OfCom publishes a new Code of Conduct for the Electronic Communications Code

  • Legal Development 02 May 2024 02 May 2024
  • UK & Europe

  • UK Real Estate Insights

The Code of Conduct seeks to introduce a common reference point for parties engaged in negotiations for the grant of rights to install telecoms equipment on land.

One of the more controversial elements of the new electronic communications code (“ECC”) was an operators’ power to survey potential sites before seeking permanent rights. The right to carry out a survey (or surveys) on a potential site is considered by operators to be fundamental to the operation of the ECC. It took the Court of Appeal to confirm a right to survey was conferred by the ECC. Martin Roger KC said of survey requests under the ECCthere are legitimate matters to argue …  but whether a small number of surveyors is permitted to go on a rooftop for a few hours on two or three occasions to establish whether it is even suitable for the installation of apparatus ought not to be one of them.” (Central St Giles [2019] UKUT 183 (LC) [judgment here].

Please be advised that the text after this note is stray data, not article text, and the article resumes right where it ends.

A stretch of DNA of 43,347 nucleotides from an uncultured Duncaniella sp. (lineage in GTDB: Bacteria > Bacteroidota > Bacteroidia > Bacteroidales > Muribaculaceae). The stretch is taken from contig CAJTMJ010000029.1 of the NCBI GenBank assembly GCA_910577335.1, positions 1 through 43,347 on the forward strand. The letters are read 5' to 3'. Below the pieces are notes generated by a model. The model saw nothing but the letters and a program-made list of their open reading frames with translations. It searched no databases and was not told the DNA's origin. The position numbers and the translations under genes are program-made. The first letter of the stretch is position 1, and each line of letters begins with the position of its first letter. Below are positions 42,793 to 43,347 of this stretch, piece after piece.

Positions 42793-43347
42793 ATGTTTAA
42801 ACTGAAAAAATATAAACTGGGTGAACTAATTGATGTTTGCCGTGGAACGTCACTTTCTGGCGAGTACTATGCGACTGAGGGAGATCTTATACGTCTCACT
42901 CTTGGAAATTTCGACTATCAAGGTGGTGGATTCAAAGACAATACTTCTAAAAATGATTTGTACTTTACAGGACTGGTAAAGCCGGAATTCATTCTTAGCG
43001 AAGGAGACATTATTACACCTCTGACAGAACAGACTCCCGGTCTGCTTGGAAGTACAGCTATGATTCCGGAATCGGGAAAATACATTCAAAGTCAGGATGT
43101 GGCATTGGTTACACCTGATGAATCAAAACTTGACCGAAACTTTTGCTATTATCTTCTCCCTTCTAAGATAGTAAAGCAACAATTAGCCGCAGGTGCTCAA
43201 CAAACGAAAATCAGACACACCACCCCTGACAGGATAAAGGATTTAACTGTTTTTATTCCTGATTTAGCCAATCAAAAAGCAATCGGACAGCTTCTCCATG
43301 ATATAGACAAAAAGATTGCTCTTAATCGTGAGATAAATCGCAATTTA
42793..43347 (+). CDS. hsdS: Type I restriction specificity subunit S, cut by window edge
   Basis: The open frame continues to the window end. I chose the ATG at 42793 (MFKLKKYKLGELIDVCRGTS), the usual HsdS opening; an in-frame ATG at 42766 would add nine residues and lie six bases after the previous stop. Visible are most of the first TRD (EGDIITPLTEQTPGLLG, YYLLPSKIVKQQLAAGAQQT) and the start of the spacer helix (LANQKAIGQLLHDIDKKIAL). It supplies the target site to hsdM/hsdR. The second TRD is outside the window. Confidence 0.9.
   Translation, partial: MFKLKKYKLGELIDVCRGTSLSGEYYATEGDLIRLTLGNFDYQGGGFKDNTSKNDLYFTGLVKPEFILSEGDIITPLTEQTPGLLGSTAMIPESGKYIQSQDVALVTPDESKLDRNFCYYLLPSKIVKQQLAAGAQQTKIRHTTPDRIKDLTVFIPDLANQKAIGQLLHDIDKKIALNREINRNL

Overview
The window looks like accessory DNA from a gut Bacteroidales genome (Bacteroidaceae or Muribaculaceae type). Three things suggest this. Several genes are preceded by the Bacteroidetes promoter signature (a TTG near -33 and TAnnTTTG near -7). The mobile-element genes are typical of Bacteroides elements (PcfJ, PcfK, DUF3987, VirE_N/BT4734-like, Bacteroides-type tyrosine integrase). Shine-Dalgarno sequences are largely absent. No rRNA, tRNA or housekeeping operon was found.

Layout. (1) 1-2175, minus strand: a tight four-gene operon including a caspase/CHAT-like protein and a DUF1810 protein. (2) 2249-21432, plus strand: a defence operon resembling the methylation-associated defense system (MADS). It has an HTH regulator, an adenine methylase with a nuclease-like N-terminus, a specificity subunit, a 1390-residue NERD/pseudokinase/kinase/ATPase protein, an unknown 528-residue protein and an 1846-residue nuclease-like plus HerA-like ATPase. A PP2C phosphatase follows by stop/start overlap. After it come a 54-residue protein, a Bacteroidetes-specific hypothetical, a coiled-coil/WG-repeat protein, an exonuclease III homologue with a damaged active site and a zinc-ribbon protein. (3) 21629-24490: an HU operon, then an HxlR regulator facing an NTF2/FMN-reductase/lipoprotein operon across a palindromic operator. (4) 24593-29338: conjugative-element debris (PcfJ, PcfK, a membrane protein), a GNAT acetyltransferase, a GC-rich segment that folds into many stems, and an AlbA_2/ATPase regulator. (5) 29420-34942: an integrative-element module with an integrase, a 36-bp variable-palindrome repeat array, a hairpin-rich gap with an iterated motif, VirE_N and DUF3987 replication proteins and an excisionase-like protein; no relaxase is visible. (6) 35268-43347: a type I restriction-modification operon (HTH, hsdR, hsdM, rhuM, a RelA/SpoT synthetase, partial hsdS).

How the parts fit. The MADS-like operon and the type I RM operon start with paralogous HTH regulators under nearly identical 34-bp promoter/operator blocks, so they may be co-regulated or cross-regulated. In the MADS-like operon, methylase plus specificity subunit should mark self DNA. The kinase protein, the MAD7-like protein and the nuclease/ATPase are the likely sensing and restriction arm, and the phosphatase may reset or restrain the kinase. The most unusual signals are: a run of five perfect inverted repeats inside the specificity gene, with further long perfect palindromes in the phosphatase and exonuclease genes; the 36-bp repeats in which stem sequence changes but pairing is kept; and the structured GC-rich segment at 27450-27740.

Even so, landowners resisted operators’ rights of access to carry out surveys for reasons such as:

  1. there being a risk to critical national infrastructure (London Underground [2021] UKUT 128 (LC) [judgment here]); and 
  2. objecting to the need for intrusive works [St Martins [2021] UKUT 262 (LC) [judgment here]; and 
  3. rejecting an operator’s risk assessment for safety reasons: [2022] UKUT 210 (LC) [judgment here]. 

The number of survey requests being referred to the tribunal appears to have slowed and OfCom’s newly published Code of Conduct is designed to accelerate this trend. It seeks to provide a reference framework to support site providers (landowners) and mobile operators to establish, develop and maintain effective working relations to the benefit of users of all communications services (basically everyone). 

The aims and scope are clear and well-meaning. Like all codes of conduct, it is not a legally binding document and so there will always be scope to criticise the document as lacking teeth and allowing sharp practice to continue in the market without recourse. 

However, there is likely to be a strong reaction from the First Tier Tribunal should it become clear that there are breaches of the Code of Conduct. Our clients dealing with operators wanting to place apparatus on their property must therefore be mindful of the provisions of this code and ensure due consideration is given. 

You can view the Code of Conduct here.

Please contact our expert property and property litigation teams for any queries in relation to the Electronic Communications Code.


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